“Hey, Alexa! Find me a news story that illustrates intergenerational tensions over housing.”
“OK: ‘Notting Hill homeowners angered by a stream of Instagram influencers posing for selfies outside their front doors’ .”
If you missed this story a few weeks ago, type #nottinghill into Instagram. You will find endless images of young people posing on the steps of homes in the smart west London neighbourhood, their outfits chosen to match the brightly-coloured stucco façades. My favourites go the whole hog: flashing smiles as they reach unconvincingly for the door handle, in an I’ve-just-got-home kind of a way.
The captions can be witty. “Have you ever seen that episode of Friends where Joey stands next to a Porsche all day in the hope that people will think it’s his?” reads one. “That’s what I’ve been doing with these colourful houses.”
It is a fitting analogy: in their youth, Gen X-ers fantasised about owning supercars; today, millennials want terraced housing. A snap of themselves outside someone else’s front door may be the closest they will ever get.
Sophie King — a 30-year-old influencer who goes by the handle Soki London — has posted several times from Notting Hill, where the average property price is £1.9m, according to Zoopla. “It’s like Disneyland,” she says, “full of tourists”. She is pragmatic about young people being shut out of the local property market. “Central London is one of the most desirable places in the whole world to live. And I don’t think it’s reasonable for the average person to expect to live there.”
She is right. Most millennials will never earn enough to buy a home here, not only because prices are too high, but also because the UK housing ladder — that combination of rising wages and modest house-price growth that allowed generations of homeowners to trade up from a flat to a house to a bigger house — is broken.
Last week, Housesimple, an online estate agency, calculated that the jump between the first and second rungs — from the average cost of a flat to the average cost of a terraced house — has more than doubled in the past 10 years. If that does not strike you as robust, Lucian Cook, director of Savills Research, has more detailed numbers. He calculates that, on average, a family in London trying to move from a three-bedroom house bought 10 years ago to a four-bedroom house today, would require a household income of £163,000 — 136 per cent more than they would have had to earn to buy the house they currently own. A similar trend may be happening in the US. In February 2009, the value of a single-family home in San Francisco was 5 per cent higher than a co-op or condo, according to Zillow. In January this year, it was nearly 20 per cent higher.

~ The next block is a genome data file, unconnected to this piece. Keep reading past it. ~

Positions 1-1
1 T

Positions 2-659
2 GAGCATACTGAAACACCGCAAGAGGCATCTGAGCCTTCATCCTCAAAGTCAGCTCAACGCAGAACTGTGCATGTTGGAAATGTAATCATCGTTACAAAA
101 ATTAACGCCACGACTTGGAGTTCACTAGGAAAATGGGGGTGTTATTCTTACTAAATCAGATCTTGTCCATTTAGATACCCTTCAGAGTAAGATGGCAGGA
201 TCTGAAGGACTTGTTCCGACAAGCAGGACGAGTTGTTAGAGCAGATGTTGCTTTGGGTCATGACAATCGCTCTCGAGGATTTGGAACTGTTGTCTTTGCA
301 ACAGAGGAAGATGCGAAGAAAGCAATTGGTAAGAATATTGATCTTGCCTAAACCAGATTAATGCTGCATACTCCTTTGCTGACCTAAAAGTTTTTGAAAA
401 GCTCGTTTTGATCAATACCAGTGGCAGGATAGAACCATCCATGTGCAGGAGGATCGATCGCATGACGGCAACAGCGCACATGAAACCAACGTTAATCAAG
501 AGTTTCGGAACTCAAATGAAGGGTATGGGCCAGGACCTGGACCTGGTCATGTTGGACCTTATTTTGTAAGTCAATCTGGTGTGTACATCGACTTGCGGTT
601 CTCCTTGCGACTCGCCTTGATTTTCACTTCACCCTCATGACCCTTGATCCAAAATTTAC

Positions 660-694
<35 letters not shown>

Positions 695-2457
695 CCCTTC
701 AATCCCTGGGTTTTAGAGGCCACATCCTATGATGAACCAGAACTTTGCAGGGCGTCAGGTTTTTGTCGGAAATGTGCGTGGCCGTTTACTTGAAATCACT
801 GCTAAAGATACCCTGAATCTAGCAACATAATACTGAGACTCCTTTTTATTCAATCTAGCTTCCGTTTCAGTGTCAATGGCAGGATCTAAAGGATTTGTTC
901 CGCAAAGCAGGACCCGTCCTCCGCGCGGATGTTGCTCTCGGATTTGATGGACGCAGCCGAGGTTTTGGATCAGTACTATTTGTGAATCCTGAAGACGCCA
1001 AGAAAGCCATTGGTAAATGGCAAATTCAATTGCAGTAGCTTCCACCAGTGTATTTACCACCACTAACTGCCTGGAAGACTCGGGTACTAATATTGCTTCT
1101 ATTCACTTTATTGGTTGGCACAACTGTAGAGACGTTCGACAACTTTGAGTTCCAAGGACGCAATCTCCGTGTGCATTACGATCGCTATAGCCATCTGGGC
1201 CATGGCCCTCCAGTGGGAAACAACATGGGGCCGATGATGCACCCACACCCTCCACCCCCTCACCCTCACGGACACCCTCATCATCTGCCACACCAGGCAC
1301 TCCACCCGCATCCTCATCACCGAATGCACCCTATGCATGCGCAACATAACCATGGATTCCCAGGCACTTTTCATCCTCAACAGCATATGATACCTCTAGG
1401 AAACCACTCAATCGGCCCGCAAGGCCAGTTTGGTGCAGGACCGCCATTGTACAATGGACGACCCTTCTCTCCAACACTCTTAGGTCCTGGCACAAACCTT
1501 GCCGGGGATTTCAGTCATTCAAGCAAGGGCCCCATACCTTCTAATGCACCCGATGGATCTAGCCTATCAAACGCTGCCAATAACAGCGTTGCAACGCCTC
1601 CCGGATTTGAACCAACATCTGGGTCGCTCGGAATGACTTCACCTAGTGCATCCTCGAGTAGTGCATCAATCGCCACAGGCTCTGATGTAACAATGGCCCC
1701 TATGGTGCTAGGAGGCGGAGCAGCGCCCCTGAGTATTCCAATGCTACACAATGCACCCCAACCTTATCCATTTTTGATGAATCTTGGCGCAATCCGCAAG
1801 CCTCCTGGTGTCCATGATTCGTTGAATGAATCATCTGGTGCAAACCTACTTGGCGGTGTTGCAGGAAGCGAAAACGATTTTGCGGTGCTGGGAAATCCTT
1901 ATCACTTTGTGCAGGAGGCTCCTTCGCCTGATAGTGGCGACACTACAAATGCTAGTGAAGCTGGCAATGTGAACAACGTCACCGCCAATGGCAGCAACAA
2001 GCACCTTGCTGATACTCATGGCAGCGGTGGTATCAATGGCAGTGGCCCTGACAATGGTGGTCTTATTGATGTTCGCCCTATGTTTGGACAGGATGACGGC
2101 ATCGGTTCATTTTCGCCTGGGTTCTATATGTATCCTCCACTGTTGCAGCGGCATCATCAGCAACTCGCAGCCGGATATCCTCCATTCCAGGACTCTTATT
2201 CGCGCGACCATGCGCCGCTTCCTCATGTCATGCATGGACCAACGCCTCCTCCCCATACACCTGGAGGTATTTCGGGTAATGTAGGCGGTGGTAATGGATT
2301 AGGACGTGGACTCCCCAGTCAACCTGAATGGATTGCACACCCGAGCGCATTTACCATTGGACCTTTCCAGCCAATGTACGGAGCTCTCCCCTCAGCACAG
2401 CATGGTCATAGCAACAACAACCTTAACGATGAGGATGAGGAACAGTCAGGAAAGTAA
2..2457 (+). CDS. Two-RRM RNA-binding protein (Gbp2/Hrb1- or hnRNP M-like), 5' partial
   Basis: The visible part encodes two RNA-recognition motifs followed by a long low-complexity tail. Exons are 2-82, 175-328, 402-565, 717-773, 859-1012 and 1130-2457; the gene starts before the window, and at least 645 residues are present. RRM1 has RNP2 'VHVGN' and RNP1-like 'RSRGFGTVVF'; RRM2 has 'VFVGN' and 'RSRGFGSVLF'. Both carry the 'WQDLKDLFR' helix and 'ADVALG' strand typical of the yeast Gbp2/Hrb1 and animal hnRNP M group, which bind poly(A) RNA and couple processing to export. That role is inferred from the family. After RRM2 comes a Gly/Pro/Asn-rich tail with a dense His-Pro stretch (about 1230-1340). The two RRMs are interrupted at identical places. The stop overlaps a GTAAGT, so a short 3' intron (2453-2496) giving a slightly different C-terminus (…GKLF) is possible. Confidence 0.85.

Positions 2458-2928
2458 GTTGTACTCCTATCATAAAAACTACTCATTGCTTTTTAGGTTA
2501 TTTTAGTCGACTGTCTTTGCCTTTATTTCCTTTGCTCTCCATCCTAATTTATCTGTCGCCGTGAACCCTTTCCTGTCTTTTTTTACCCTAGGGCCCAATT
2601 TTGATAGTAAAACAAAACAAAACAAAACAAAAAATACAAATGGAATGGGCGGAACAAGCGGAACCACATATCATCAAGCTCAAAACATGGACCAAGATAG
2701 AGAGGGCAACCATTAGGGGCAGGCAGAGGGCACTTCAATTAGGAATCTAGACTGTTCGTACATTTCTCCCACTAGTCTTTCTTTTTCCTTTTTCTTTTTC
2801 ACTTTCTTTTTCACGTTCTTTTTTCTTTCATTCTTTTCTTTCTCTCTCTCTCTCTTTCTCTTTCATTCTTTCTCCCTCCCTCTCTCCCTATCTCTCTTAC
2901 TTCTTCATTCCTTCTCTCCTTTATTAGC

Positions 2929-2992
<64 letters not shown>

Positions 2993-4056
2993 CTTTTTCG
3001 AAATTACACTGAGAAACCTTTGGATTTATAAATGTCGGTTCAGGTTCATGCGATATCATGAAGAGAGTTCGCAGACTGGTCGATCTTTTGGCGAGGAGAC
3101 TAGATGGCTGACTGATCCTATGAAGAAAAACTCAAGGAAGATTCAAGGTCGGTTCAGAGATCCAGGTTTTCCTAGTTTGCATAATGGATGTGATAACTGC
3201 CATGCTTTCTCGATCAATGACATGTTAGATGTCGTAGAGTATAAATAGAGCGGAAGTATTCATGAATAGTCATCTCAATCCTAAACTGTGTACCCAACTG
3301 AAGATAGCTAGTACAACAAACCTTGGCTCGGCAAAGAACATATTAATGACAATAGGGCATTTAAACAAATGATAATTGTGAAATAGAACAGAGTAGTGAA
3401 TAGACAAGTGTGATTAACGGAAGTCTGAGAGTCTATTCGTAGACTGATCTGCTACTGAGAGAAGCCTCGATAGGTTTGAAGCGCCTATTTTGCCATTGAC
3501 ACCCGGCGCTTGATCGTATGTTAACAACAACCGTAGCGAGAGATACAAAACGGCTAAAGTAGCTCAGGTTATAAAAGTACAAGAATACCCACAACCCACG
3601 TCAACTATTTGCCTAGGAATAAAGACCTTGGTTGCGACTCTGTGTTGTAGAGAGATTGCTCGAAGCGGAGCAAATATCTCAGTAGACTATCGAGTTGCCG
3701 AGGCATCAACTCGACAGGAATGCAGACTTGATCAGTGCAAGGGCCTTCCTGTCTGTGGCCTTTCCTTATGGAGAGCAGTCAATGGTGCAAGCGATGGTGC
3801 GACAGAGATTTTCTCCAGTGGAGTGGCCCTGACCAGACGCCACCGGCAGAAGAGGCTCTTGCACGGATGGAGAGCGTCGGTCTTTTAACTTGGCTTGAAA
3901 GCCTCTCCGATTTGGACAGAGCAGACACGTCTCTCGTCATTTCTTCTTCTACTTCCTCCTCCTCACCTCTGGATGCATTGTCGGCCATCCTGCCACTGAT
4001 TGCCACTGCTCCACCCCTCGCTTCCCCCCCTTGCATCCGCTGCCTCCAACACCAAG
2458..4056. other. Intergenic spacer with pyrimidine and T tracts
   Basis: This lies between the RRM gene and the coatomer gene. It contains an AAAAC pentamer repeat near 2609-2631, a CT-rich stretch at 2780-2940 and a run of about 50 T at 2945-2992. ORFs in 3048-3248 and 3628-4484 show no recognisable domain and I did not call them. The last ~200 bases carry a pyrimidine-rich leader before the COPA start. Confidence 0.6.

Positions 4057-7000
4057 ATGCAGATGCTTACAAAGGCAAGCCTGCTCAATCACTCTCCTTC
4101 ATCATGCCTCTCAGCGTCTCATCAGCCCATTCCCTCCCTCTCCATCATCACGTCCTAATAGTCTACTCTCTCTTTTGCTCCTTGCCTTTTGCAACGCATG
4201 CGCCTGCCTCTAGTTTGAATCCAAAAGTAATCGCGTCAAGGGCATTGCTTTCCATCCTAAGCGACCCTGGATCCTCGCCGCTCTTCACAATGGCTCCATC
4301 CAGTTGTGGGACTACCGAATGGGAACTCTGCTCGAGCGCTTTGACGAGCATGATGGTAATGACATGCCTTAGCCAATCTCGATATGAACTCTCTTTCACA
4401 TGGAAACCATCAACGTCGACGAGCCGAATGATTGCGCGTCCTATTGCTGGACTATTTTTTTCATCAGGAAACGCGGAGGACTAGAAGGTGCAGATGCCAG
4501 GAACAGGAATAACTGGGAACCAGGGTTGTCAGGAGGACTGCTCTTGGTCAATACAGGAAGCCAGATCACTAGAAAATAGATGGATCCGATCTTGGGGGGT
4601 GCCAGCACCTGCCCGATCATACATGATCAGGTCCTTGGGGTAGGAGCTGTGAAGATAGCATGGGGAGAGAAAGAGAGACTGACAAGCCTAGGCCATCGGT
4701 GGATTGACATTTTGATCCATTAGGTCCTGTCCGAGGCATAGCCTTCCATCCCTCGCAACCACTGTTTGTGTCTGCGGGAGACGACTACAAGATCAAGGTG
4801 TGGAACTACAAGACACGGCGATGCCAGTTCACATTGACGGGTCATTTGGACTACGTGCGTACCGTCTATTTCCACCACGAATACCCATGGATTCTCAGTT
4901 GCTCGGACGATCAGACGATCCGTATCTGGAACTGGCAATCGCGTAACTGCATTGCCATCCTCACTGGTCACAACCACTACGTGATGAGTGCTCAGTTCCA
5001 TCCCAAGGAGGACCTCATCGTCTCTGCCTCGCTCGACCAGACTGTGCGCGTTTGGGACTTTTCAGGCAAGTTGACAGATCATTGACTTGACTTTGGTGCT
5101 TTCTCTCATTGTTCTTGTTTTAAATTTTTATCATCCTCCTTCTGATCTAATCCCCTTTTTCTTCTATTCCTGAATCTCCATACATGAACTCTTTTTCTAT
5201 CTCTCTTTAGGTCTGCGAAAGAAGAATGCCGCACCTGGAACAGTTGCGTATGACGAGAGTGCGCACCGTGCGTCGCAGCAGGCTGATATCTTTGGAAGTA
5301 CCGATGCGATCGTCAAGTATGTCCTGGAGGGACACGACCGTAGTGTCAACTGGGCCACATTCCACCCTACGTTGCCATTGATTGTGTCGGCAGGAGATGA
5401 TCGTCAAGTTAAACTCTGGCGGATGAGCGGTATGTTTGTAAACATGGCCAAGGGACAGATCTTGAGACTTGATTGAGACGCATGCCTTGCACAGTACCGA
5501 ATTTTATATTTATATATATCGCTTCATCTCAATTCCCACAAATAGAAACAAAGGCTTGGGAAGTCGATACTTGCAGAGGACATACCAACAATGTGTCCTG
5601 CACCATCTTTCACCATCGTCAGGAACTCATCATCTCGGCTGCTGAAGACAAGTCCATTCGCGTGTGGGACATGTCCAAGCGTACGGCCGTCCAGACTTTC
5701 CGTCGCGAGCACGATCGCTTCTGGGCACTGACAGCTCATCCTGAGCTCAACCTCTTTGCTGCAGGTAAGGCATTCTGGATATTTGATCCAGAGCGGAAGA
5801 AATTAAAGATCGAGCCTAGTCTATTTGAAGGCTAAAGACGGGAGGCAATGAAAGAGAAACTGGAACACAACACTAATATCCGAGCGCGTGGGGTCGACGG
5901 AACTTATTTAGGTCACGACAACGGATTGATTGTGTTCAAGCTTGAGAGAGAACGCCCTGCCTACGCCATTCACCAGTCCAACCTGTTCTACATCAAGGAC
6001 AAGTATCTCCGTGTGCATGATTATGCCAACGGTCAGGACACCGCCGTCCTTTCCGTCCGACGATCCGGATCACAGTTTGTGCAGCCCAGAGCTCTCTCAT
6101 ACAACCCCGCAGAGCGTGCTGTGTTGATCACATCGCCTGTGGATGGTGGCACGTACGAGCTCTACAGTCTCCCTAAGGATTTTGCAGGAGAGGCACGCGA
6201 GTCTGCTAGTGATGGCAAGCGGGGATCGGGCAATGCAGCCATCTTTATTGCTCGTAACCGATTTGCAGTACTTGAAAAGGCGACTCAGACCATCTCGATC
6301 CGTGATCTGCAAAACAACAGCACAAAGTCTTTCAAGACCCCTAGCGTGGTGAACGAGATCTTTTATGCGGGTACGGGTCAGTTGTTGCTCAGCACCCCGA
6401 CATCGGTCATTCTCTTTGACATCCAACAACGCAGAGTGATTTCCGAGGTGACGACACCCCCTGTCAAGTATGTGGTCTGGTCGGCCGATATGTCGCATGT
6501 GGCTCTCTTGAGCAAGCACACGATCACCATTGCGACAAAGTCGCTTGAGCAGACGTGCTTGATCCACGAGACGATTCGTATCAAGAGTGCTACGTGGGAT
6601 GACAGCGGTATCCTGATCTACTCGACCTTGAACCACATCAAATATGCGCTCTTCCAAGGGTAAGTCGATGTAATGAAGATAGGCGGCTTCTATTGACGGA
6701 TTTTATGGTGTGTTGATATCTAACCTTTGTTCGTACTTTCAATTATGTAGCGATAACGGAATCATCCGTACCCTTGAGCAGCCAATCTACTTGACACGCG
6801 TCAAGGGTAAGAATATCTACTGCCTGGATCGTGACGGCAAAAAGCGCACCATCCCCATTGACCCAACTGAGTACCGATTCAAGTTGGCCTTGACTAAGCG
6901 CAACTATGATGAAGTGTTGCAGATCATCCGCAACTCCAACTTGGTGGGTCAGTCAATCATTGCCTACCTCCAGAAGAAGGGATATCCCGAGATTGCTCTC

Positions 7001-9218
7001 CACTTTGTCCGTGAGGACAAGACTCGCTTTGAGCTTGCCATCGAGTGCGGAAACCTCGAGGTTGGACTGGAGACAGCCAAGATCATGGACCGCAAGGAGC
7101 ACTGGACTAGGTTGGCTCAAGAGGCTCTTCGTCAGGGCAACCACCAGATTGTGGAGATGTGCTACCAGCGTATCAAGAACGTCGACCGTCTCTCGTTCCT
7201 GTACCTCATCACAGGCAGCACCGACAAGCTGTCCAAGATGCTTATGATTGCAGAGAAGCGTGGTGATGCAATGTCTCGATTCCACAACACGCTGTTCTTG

In the UK wage growth has tailed off — especially for millennials. Last year, the Resolution Foundation found that people born between 1981 and 2000, earned roughly the same as those born 15 years before them did at the same age. The same research found that — much like in the US — UK millennials are 20-25 per cent less likely than Gen-Xers to move jobs voluntarily, meaning they miss out on the big wage increases needed to trade up.
Recent UK policy has been based on the assumption that the housing ladder is still upright and stable. Help to Buy, the government’s starter-home scheme; stamp-duty cuts for first-time buyers and more than £25m in investment by the Mayor of London into Pocket Living — a developer of smaller, cheaper homes — all encourage people to buy on the understanding that they will sell on.
The end of the housing ladder is a favourite subject of Neal Hudson, director of Residential Analysts. He describes it as a kind of accident of history, a combination of rising wages and increased access to credit in the 1970s, 1980s and 1990s.
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“The end of the 20th century, that period when the ladder really worked, was unique,” he says. “Most policymakers assume that’s normal, and see no reason why the property ladder wouldn’t continue into the future. And that’s not necessarily true.”
That is not just a problem for Instagrammers on the streets of Notting Hill, it is a problem for the area’s angry homeowners, too. Who else is going to buy those colourful houses when the time comes to downsize?
Nathan Brooker is deputy editor of House & Home